In our Elmhurst podiatry practice, we spend a lot of time treating the heel pain associated with plantar fasciitis. Fortunately, we have great success in providing our patients with relief. But what if we didn’t have to do so? What if patients could prevent this condition from developing? Here’s the good news: often, prevention is possible. Read on to learn more about this painful condition, and the steps you can take to stop discomfort before it starts.

What Is Plantar Fasciitis?

Plantar fasciitis is an inflammation of the plantar fascia, a tendon that runs along the base of your foot,   between your metatarsal bones and heel bone. Your plantar fascia has a very important job: it gives your foot stability, especially when you run, and it maintains the height of your arch, preventing it from collapsing and leaving you with a flat foot. Stretch and strengthen your foot muscles to help prevent heel pain.

Because your plantar fascia does so much, it’s under a lot of pressure. And if that pressure rises too high, it can overstretch your tendon, causing it to become inflamed. Depending on how inflamed your tendon becomes, or how long the condition is left untreated, you may experience mild to debilitating levels of heel pain.

So now you know the whys of plantar fasciitis—let’s explore the ways in which we can keep tendon inflammation from developing.

How to Prevent Plantar Fasciitis

When it comes to plantar fasciitis prevention, there are two separate but equal approaches you must take: stretching and strengthening. In other words, you need to release pressure from the tendon by stretching it out after exertion. But you also need to strengthen the surrounding muscles, so they absorb more of the impacts hitting your feet, taking more pressure off of your plantar fascia.

Exercises and Stretches to Prevent Heel Pain

One easy place to start your plantar fasciitis prevention routine? Circling your feet! This motion can build up ankle strength while also providing the top of your foot with a nice stretch. Afterwards, to stretch and massage the bottom of your feet, try rolling both soles over the surface of a gently-spiked hedgehog ball.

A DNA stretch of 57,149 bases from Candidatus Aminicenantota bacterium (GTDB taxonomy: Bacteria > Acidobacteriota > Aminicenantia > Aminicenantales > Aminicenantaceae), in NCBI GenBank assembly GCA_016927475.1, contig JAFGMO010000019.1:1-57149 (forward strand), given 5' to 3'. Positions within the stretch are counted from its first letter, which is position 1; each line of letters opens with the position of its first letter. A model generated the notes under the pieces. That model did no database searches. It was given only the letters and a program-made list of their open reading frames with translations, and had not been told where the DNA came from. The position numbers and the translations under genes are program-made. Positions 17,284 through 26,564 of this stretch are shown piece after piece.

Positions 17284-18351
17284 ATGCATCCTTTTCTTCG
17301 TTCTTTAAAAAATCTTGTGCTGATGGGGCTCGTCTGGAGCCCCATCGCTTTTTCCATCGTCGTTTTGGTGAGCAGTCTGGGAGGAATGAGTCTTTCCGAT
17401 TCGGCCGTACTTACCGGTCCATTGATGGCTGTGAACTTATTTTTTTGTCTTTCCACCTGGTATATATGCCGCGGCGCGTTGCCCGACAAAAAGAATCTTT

To strengthen the muscles of your calves, stand on a step, allowing your heels to hand over its ledge. Lower your heels below the level of the step, then push yourself up with the force of your calves until you are standing on your toes. Work up to three sets of 10-12 raises.

Afterward, try stretching your feet. Standing directly in front of a wall, and press your toes up against the wall, off the floor, while the rest your foot rests flat on the floor’s surface. Hold the position for at least 30 seconds, and repeat several times.

Now, it’s time to strengthen those arch muscles. Begin by placing a towel on the floor and sit down beside it. Grab the towel with your toes and use them to pull the towel toward you. After the strengthening move, get back to the stretch. While sitting, reach for and grab your toes, gently pulling them toward you until your arch experiences a stretch. Depending on your flexibility, you may need to bend your knees.

Finally, it’s important to give your leg and feet muscles a break by mixing more strenuous exercises like running with lower impact activities like swimming or yoga. And, even more importantly, don’t ignore twinges of heel pain—even with preventative measures, your plantar fascia may become inflamed. If that happens, don’t panic; just come and see our podiatrists as soon as you can. The earlier you begin treating heel pain, the better your outcome will be—and with less invasive treatment options!


Jordana White
Jordana Rothstein White